Divorce Attorney Scott J. Stadler

    • 11 JAN 19
    When Business Owners Divorce

    When Business Owners Divorce

    In many divorces, the house is the most sought-after asset. When a business is involved, both spouses are often fighting for their fair share, especially if the company is profitable. This can be frustrating, particularly if only one spouse owns the business and is in charge of its day-to-day operations.

    If you are the sole proprietor of a company, is your husband or wife entitled to a portion of it in a divorce? Absolutely. In a divorce, any asset is fair game, and that includes businesses, even if the business was formed before the marriage. It is easy for a business formed before marriage to become marital property thanks to commingled assets.

    If the business started during the marriage and your spouse worked for your company or put funds toward the company, then he or she will entitled to a share of it. Florida is an equitable distribution state, so while the company may not be split 50/50, your spouse can receive a portion of it, based on what the court thinks is fair.

    This means your ex-epouse could end up being your business partner to some degree. It is extremely difficult for a business owner to be put in this situation, so what typically happens is that you may be forced to buy out your spouse’s share of your company or offer a different asset in exchange. Negotiation and compromise are key in this case.

    Dividing a business can be complicated. There are issues to consider, and assessing the true value of the company can be a time-consuming process.

    Common Issues

    Placing a fair value on a business can be difficult but necessary in order to ensure that both parties in a divorce get their fair share. The value is determined in three ways: the market, the asset and the income. This means looking at the company’s financial statements, such as receipts, tax returns and sales. It is often a good idea to have a valuation expert help with the discovery process and estimate the expected increase in value over time.

    Double-dipping is a common issue with divorces involving businesses. This occurs when a spouse recovers multiple times for one single asset. For example, a spouse may request a share of the business, as well as alimony payments based on the spouse’s future income, which is determined by business performance.

    Dishonesty and deception is common in business. A business owner may go to great lengths to fudge the numbers on financial statements in order to make it look like the business is not gaining as much profits as expected. Conversely, business owners may also exaggerate liabilities and expenses to lower their bottom line. This results in less money for the other spouse, as well as reduced child support and alimony payments.

    Managing a business during a divorce is extremely distracting. The process of divorce and asset distribution takes time and energy away from the business. It also causes employee morale to decrease, as workers wonder what will happen next. You will need to put your employees’ minds at ease as you navigate through the process.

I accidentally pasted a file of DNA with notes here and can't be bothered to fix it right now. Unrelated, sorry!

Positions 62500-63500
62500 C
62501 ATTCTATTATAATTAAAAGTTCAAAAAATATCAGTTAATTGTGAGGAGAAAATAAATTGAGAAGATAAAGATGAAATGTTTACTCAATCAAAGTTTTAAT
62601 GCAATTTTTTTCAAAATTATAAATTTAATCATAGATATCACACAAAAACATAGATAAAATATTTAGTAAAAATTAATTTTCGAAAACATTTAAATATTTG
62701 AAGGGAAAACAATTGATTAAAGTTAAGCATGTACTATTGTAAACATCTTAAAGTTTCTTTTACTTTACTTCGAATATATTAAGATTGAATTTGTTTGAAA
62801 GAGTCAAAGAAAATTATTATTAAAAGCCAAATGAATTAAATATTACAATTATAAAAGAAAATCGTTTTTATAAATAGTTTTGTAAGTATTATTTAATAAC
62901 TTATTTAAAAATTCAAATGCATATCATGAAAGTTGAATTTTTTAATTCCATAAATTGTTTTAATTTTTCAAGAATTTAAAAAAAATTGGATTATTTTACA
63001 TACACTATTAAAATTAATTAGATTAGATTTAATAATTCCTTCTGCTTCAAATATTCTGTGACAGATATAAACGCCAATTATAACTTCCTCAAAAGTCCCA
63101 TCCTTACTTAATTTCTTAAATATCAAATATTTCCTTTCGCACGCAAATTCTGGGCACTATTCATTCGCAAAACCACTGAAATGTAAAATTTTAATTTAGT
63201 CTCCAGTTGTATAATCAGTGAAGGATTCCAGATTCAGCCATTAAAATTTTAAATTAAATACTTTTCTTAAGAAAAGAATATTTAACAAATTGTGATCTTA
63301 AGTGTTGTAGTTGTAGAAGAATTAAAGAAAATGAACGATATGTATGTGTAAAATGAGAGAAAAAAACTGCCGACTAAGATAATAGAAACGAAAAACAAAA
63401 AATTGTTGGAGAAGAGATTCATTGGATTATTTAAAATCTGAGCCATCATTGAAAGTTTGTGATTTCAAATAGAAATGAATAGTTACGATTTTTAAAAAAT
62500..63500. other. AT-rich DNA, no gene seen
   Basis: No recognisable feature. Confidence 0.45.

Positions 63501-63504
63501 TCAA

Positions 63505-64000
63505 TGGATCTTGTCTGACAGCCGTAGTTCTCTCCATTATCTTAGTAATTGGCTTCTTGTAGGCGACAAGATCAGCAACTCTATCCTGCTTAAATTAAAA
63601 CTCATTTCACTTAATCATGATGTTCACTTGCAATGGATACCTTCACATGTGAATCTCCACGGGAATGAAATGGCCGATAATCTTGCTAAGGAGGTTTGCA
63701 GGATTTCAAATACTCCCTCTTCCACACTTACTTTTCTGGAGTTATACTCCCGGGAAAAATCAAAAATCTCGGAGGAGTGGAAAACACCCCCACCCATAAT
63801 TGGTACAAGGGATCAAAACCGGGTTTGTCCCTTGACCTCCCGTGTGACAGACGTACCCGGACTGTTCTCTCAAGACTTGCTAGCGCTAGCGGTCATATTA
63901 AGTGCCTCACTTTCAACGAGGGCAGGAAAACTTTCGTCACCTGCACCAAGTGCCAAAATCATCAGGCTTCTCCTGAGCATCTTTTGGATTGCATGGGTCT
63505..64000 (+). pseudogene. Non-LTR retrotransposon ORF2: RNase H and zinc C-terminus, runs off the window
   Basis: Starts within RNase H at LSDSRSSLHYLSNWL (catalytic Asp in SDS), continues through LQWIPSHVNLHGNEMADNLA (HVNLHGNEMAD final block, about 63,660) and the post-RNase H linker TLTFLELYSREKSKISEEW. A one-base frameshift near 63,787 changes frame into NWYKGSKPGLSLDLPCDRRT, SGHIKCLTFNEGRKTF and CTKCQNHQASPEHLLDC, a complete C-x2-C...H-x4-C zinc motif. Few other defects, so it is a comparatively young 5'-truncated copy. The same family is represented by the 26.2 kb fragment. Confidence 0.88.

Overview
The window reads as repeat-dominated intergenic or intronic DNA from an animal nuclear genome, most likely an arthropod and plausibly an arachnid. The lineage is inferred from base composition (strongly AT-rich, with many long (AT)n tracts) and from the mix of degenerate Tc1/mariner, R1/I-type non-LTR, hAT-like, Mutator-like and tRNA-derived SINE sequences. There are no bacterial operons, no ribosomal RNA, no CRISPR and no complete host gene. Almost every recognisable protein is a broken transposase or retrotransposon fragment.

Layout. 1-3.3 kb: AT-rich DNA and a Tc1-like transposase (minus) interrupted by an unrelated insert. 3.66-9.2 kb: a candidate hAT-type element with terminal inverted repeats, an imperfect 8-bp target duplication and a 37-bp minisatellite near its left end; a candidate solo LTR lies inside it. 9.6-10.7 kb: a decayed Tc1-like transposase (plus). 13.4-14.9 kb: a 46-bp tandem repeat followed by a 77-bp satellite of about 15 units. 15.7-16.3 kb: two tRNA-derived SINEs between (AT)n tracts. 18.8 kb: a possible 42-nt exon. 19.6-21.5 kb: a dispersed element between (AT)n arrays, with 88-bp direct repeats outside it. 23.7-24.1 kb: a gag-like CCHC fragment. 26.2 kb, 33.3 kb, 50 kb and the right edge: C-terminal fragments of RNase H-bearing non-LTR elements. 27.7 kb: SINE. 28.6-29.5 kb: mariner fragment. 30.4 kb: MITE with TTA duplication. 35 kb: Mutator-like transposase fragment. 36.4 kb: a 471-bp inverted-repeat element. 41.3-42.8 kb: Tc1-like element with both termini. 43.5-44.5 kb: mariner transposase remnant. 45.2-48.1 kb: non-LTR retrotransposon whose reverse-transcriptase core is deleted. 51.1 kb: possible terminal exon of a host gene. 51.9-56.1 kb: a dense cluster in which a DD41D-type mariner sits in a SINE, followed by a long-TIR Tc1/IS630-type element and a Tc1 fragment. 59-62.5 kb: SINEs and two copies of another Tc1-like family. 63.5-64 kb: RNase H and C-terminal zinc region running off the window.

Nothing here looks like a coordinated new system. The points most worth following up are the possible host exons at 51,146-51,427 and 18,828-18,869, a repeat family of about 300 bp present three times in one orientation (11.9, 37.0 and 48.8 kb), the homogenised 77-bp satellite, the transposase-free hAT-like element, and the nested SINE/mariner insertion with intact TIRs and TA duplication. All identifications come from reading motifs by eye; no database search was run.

Protecting Your Business

    The best way to prevent these issues is to plan ahead. Once you form your business, you need to take the proper steps to protect it. Do not wait until your marriage is in trouble and divorce is on the table. By then, it is too late.

    The most common way to protect a business is through a prenuptial agreement (if the business was formed before marriage) or postnuptial agreement (if the business was formed during the marriage). Both agreements are typically the same, but they occur at different times. Both outline what will happen to certain assets in the event of a divorce. Both spouses are in agreement and this prevents the court from taking control and making decisions. When this happens, neither party is happy.

    When creating a prenuptial or postnuptial agreement, you must be honest about your assets. This means full disclosure. If you hide assets or force your spouse to sign the agreement under duress, the agreement is considered null and void.

    Another way to protect your business is to pay yourself a decent salary. By doing this, you avoid the situation in which your spouse could claim that little income went into the household. This would then allow your spouse to ask for a greater share of the company or other assets.

    Investing in a partnership or buy/sell agreement can also protect your business in the event of a divorce. It can remove a spouse or fiance from any future interest in the company and include stipulations to protect the business owner should a divorce be imminent.

    In any case, it is important to involve a lawyer. Laws vary from state to state and you want to make sure you take the proper steps to protect your business. These issues are extremely complex, so seek legal advice from a professional.

    Seek Legal Help

    If you own a business and are considering divorce, make sure you understand everything that is involved. Even if your spouse was not involved in your business, he or she could still end up owning a portion of it, which can make things complicated after the divorce.

    Divorces happen 50% of the time. Business owners are not immune from it, so make sure you are prepared. Seek legal help from Palm Beach divorce attorney Scott J. Stadler. He can assess your situation and offer valuable advice to help you protect your business. To learn more, call his office at (954) 346-6464.